Everyone talks about HP and seems to be familiar with it. Seems odd that a corvette with 556 hp has more than a semi pulling 20 times the weight of the vette. To think that your RV may only have 300 HP seems a bit undersized right?
Thats where torque come in. HP is really only a calculation of torque and RPM. So RPM has a huge impact on calculating HP. Which is why a little 600cc motorcycle can achieve 125 hp because it cranks the rpm up around 12,000rpm. Diesels typically run at a much lower RPM and so they typically have really high torque to achieve that modest HP number and yet is a much stronger engine when it comes to pulling.

To calculate your HP you take the torque in ft/lbs x the RPM and divide it by 5252
So to find out the RPM range that your engine pulls the most you reverse the calculation and take your known HP x 33,000 and divide that by the torque x 6.283.

So for my 330 engine and I know it puts out about 950ftlbs of torque I take 330hpx33,000= 10,890 and divide that by the 950 T x 6.283= 5968
so 10,890/5968=1824rpm So my engine pulls the best at 1824rpm

For those that are interested HP was developed by James Watt for a way to calculate the power of steam engines (not sure on the date would have to google it) He found out that an avg horse could pull 330lbs for 100 feet in 1 minute which is where the 33,000 number comes from. 33,000 ft lbs/min. Which is also equal to 746watts.

This would be easier to explain if I could have entered it more like a formula than typing it out but hopefully it makes sense.

I tired this a couple of times before I realized 330X33000 is 10,890,000 and that works out. My 330X33000=10890000 and divide that by 860 Torque X 6.283 (5403) and the rpm would be 2015. Does that sound right? I usually pull long grades about 2000 rpm because that "seems good" but cruising is closer to 1800 rpm.
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Old 02-13-2013, 12:29 PM   #51
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Good information, I did the math and it is saying 2,188. Just so I understand when going up a grade I should downshift to keep my RPMs around 2,188?

Cumming 275 ISB 275hp/660tq

275x33,000 = 9,075,000
660x6.238 = 4,146
9,075,000/4,146 = 2,188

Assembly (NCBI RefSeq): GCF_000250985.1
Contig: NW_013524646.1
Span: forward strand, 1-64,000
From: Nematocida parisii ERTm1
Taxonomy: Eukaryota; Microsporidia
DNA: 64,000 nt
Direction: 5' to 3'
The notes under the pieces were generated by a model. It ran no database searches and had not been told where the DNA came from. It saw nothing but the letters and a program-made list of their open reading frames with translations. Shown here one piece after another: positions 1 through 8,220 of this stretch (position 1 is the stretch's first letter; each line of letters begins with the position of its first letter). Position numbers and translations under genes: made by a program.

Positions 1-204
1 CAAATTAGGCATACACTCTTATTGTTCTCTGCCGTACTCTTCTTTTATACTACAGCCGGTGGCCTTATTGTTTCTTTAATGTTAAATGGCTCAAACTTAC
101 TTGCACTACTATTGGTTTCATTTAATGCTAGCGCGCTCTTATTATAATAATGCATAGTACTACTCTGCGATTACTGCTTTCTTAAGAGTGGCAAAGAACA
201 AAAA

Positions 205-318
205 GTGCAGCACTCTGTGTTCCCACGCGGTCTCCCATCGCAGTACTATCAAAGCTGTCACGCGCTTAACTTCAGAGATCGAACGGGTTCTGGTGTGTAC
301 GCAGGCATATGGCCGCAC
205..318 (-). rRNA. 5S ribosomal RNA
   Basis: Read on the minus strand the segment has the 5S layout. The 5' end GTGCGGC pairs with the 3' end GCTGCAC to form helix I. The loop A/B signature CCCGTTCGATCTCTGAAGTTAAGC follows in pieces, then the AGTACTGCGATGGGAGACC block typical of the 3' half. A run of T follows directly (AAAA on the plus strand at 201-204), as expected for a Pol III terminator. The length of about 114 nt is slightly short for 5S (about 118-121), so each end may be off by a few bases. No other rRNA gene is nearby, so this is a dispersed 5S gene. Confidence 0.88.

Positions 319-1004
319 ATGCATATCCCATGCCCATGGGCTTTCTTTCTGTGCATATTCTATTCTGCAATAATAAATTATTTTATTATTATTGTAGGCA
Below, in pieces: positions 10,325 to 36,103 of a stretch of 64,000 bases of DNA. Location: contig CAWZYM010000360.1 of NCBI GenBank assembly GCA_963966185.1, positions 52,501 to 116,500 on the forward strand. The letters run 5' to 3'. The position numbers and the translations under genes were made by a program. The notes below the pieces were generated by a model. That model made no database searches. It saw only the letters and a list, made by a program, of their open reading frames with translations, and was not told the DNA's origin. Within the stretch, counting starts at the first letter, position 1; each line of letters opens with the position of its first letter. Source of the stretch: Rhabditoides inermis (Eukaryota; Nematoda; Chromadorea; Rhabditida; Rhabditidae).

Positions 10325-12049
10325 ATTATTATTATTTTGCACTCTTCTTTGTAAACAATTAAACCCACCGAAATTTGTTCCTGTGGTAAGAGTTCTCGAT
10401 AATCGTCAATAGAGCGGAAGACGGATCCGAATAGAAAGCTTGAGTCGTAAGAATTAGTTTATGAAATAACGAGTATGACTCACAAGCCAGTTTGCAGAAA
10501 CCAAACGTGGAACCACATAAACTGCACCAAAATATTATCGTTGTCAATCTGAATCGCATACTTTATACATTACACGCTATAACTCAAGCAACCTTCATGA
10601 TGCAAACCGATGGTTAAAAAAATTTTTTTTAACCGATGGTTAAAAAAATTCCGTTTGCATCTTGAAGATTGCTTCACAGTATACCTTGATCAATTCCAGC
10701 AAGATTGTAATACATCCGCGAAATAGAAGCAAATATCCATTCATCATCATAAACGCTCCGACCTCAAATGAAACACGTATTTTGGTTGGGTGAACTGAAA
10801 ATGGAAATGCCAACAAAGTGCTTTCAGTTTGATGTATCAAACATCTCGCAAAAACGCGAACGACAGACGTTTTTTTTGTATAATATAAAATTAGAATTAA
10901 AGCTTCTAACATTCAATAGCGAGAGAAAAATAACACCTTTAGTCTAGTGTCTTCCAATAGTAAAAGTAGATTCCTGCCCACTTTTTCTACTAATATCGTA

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Old 02-13-2013, 02:06 PM   #52
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I tired this a couple of times before I realized 330X33000 is 10,890,000 and that works out. My 330X33000=10890000 and divide that by 860 Torque X 6.283 (5403) and the rpm would be 2015. Does that sound right? I usually pull long grades about 2000 rpm because that "seems good" but cruising is closer to 1800 rpm.
Yes that seems about right. Just because your peak TQ is at 2015 they would not necessarily be where they would gear the engine for crusing, (because of fuel economy reasons).
Makes even more sense with a passenger car. The peak TQ would typically be more along the 4500 RPM range but you wouldnt want to drive down the HWY so they gear it down close to 2000 RPMs or less (hence OD). The nice thing about these big Diesel engines are the torque curves are pretty flat. So although your peak power may be at 2015 your probably within 10% going 500 RPMs on either side of that 2015.
Ideally though yes pulling up a steep hill you would want the engine in that range so downshifting to achieve that RPM would be your best option.
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Old 02-20-2013, 03:29 PM   #53
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It's a trick question. There is no such thing as enough power!
X2!!
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Old 02-20-2013, 11:48 PM   #54
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My last coach was a 37 footer with a Cummins 275 HP engine...it had plenty of power to pull even the toughest hills. It just wouldn't do it as quickly as the larger engines would. But never had a problem towing my 2002 Jeep Grand Cherokee. It got a lot better milage than the CAT 350 HP that I've got now.
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Old 02-21-2013, 12:19 AM   #55
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On our ISC with Banks it works out to 1,900 rpm
435*33,000 = 14,355
1200*6.283 = 7,539
14,355/7539 = 1,900 approx.
The published charts from Banks show approx 435 HP @ 2000 rpm.
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Old 02-21-2013, 02:03 AM   #56
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This is some good information. I tried to work out a formula that makes it easier to remember the calculation. I also did poorly in algebra so if it is wrong or not written right then please educate me.

Here goes: (HP x 33,000) / (T x 6.283) = Peak Power in RPM's